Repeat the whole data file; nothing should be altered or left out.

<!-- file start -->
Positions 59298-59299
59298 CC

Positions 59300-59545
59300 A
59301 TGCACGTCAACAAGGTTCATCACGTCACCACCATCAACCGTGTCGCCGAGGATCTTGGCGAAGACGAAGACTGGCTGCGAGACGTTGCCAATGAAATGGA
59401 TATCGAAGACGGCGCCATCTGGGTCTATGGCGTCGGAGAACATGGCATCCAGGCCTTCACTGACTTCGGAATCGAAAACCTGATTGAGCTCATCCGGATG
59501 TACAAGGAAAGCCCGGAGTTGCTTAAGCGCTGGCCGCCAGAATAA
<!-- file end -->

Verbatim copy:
Positions 59298-59299
59298 CC

Positions 59300-59545
59300 A
59301 TGCACGTCAACAAGGTTCATCACGTCACCACCATCAACCGTGTCGCCGAGGATCTTGGCGAAGACGAAGACTGGCTGCGAGACGTTGCCAATGAAATGGA
59401 TATCGAAGACGGCGCCATCTGGGTCTATGGCGTCGGAGAACATGGCATCCAGGCCTTCACTGACTTCGGAATCGAAAACCTGATTGAGCTCATCCGGATG
59501 TACAAGGAAAGCCCGGAGTTGCTTAAGCGCTGGCCGCCAGAATAA